Functional heterogeneity in human olfactory cortex: an event-related functional magnetic resonance imaging study

Jay A Gottfried, Ralf Deichmann, Joel S Winston, Raymond J Dolan
Journal of Neuroscience 2002 December 15, 22 (24): 10819-28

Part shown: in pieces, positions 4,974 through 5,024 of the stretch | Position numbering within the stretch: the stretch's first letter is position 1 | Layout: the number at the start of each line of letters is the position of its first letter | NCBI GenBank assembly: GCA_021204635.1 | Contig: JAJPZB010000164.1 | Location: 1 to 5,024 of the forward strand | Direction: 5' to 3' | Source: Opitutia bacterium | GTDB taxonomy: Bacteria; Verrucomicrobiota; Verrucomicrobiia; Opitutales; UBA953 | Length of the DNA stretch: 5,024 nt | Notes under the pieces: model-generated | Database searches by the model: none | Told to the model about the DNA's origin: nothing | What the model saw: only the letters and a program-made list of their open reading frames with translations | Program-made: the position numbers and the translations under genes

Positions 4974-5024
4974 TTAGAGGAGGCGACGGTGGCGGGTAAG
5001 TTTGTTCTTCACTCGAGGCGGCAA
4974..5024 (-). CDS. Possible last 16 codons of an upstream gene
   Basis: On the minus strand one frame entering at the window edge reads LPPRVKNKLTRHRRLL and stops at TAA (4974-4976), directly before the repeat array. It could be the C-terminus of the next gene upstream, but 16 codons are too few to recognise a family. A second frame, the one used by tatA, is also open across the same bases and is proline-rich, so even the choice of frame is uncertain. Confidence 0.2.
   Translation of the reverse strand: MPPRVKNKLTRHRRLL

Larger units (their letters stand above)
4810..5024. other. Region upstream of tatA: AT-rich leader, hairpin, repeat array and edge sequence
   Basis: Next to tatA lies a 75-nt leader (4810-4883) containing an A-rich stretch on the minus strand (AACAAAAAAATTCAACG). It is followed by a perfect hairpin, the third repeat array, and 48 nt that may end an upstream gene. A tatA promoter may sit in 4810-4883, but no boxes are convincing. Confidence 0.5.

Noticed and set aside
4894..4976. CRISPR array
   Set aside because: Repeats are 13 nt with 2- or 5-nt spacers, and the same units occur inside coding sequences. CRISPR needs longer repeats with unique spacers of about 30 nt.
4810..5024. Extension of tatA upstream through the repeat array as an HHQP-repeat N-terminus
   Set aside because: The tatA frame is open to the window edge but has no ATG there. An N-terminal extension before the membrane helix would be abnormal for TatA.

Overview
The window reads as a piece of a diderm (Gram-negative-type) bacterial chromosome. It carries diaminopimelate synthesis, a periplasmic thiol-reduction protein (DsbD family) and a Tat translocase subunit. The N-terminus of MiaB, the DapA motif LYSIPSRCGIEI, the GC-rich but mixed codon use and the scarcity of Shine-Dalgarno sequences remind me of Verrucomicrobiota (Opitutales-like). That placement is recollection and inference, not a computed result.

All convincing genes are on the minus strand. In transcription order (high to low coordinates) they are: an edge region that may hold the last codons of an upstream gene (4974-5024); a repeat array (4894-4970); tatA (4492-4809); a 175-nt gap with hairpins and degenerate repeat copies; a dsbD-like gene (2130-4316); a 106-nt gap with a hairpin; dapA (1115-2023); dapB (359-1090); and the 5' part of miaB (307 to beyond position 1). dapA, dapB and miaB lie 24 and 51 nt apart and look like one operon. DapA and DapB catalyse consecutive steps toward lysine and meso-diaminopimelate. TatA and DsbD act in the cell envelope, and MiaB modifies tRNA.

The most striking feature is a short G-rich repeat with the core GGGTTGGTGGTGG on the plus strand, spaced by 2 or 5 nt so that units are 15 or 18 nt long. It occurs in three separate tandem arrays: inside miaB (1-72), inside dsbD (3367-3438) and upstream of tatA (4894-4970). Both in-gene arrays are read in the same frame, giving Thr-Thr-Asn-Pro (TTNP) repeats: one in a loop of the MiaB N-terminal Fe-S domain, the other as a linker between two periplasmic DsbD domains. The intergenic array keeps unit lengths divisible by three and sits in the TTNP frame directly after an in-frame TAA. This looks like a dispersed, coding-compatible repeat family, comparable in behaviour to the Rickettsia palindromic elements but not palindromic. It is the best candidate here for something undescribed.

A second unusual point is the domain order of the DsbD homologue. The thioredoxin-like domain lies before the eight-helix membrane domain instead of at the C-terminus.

Studies of patients with focal brain injury indicate that smell perception involves caudal orbitofrontal and medial temporal cortices, but a more precise functional organization has not been characterized. In addition, although it is believed that odors are potent triggers of emotion, support for an anatomical association is scant. We sought to define the neural substrates of human olfactory information processing and determine how these are modulated by affective properties of odors. We used event-related functional magnetic resonance imaging (fMRI) in an olfactory version of a classical conditioning paradigm, whereby neutral faces were paired with pleasant, neutral, or unpleasant odors, under 50% reinforcement. By comparing paired (odor/face) and unpaired (face only) conditions, odor-evoked neural activations could be isolated specifically. In primary olfactory (piriform) cortex, spatially and temporally dissociable responses were identified along a rostrocaudal axis. A nonhabituating response in posterior piriform cortex was tuned to all odors, whereas activity in anterior piriform cortex reflected sensitivity to odor affect. Bilateral amygdala activation was elicited by all odors, regardless of valence. In posterior orbitofrontal cortex, neural responses evoked by pleasant and unpleasant odors were segregated within medial and lateral segments, respectively. The results indicate functional heterogeneity in areas critical to human olfaction. They also show that brain regions mediating emotional processing are differentially activated by odor valence, providing evidence for a close anatomical coupling between olfactory and emotional processes.

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